Egypt's central bank floated the pound on Thursday, devaluing by 47.7 percent to an initial guidance level of 13 pounds to the dollar and hiking interest rates by 3 percent to rebalance currency markets following weeks of turbulence.
The Egyptian pound had been pegged at 8.8 to the dollar since March, but a shortage of dollars in the economy had put the currency under intense downward pressure in recent months.
A rapid slide on the black market to 18 earlier this week pushed the importers to cease buying, with the rate strengthening to 13 by late on Wednesday, creating a rare opportunity for the central bank to devalue.
In a surprise announcement early on Thursday, the central bank said it had gone further than bankers expected to freely float the Egyptian pound.
"The CBE hereby announces its decision to move, with immediate effect, to a liberalised exchange rate regime in order to quell any distortions in the domestic foreign currency market," it said in a statement.
"This move will allow market demand and supply dynamics to work effectively in order to create an environment of reliable and sustainable provision of foreign currency."
Bankers told Reuters they had been informed that the central bank would set an initial guidance rate of 13 pounds to the dollar and banks would initially be allowed to trade within a 10 percent band above or below the new rate until an exceptional foreign exchange sale at 13:00 p.m.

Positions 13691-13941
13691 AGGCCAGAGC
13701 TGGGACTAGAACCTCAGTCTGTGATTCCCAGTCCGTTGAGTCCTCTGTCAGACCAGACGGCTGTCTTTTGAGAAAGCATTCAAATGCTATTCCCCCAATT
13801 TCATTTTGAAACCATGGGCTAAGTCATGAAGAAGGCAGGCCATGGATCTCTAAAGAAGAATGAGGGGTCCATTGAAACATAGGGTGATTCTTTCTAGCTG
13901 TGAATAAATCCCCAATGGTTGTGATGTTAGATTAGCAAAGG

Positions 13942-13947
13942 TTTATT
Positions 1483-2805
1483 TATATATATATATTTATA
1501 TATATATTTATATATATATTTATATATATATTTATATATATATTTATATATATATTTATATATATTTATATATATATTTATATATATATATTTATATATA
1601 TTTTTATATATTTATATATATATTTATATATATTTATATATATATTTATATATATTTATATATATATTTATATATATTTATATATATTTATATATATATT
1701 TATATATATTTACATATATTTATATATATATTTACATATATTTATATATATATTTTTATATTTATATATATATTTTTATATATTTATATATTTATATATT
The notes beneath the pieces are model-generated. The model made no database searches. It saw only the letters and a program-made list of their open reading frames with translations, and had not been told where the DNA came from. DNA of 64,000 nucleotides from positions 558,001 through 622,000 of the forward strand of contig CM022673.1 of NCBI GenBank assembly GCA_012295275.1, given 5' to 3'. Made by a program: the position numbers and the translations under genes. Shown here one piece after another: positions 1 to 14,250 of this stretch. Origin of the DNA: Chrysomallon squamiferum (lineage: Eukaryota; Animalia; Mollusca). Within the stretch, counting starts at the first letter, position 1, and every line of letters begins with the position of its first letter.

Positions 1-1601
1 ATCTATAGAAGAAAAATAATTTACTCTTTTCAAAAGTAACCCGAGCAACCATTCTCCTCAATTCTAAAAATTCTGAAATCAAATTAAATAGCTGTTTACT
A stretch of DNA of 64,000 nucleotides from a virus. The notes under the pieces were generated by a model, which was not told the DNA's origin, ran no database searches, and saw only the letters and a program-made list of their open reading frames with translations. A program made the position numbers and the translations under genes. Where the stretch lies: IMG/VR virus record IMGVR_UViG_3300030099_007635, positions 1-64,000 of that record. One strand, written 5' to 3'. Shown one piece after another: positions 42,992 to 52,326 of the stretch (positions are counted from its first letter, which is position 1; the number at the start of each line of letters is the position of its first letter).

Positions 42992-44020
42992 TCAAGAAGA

After the results of the auction are announced the band would be removed, according to a central bank memo that was sent to banks earlier on Thursday and seen by Reuters.
The central bank said the new exchange rate was non binding and would serve as "soft guidance to jumpstart the market."
It was not clear how much foreign exchange would be offered at Thursday's exceptional sale.
The central bank also said in a statement that it would abolish the priority list for imports and that banks would be allowed to operate until 9 p.m. every day, including weekends, for foreign exchange transactions and transfers only.
Egypt's investment banks had predicted that the central bank would implement a devaluation soon, in line with IMF requirements linked to a US$12 billion loan that has yet to be delivered to Egypt.
Earlier this week, the Federation of the Chambers of Commerce announced a two-week halt on buying US dollars, combined with a three-month rationalization of imports, limiting imports to basic commodities and materials required for production. Exchange offices suspended transactions on the back of the federation's decision.